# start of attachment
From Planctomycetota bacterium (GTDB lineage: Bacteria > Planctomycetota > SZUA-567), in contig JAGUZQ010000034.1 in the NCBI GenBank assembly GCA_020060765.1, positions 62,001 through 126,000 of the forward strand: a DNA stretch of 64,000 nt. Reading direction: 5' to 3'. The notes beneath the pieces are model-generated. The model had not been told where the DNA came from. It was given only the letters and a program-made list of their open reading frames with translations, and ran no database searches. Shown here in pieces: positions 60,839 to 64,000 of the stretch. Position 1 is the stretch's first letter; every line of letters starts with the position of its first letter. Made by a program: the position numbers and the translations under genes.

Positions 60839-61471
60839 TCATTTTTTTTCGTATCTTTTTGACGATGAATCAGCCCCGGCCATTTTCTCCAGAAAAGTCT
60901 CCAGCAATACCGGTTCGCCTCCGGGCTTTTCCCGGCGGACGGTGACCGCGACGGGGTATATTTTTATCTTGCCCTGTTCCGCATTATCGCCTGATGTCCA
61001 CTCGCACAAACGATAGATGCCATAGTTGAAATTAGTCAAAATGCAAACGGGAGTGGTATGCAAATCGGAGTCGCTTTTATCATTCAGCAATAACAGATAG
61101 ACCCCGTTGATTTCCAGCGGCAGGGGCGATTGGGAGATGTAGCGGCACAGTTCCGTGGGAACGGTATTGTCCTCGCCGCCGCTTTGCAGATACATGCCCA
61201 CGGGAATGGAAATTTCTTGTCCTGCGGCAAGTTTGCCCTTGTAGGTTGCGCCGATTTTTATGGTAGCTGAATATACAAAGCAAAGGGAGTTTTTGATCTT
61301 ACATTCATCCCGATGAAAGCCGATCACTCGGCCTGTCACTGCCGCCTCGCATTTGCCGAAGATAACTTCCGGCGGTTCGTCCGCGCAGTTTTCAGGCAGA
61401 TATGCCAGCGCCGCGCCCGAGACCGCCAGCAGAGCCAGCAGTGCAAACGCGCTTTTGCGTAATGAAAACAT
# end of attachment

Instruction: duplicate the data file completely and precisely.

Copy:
From Planctomycetota bacterium (GTDB lineage: Bacteria > Planctomycetota > SZUA-567), in contig JAGUZQ010000034.1 in the NCBI GenBank assembly GCA_020060765.1, positions 62,001 through 126,000 of the forward strand: a DNA stretch of 64,000 nt. Reading direction: 5' to 3'. The notes beneath the pieces are model-generated. The model had not been told where the DNA came from. It was given only the letters and a program-made list of their open reading frames with translations, and ran no database searches. Shown here in pieces: positions 60,839 to 64,000 of the stretch. Position 1 is the stretch's first letter; every line of letters starts with the position of its first letter. Made by a program: the position numbers and the translations under genes.

Positions 60839-61471
60839 TCATTTTTTTTCGTATCTTTTTGACGATGAATCAGCCCCGGCCATTTTCTCCAGAAAAGTCT
60901 CCAGCAATACCGGTTCGCCTCCGGGCTTTTCCCGGCGGACGGTGACCGCGACGGGGTATATTTTTATCTTGCCCTGTTCCGCATTATCGCCTGATGTCCA
61001 CTCGCACAAACGATAGATGCCATAGTTGAAATTAGTCAAAATGCAAACGGGAGTGGTATGCAAATCGGAGTCGCTTTTATCATTCAGCAATAACAGATAG
61101 ACCCCGTTGATTTCCAGCGGCAGGGGCGATTGGGAGATGTAGCGGCACAGTTCCGTGGGAACGGTATTGTCCTCGCCGCCGCTTTGCAGATACATGCCCA
61201 CGGGAATGGAAATTTCTTGTCCTGCGGCAAGTTTGCCCTTGTAGGTTGCGCCGATTTTTATGGTAGCTGAATATACAAAGCAAAGGGAGTTTTTGATCTT
61301 ACATTCATCCCGATGAAAGCCGATCACTCGGCCTGTCACTGCCGCCTCGCATTTGCCGAAGATAACTTCCGGCGGTTCGTCCGCGCAGTTTTCAGGCAGA
61401 TATGCCAGCGCCGCGCCCGAGACCGCCAGCAGAGCCAGCAGTGCAAACGCGCTTTTGCGTAATGAAAACAT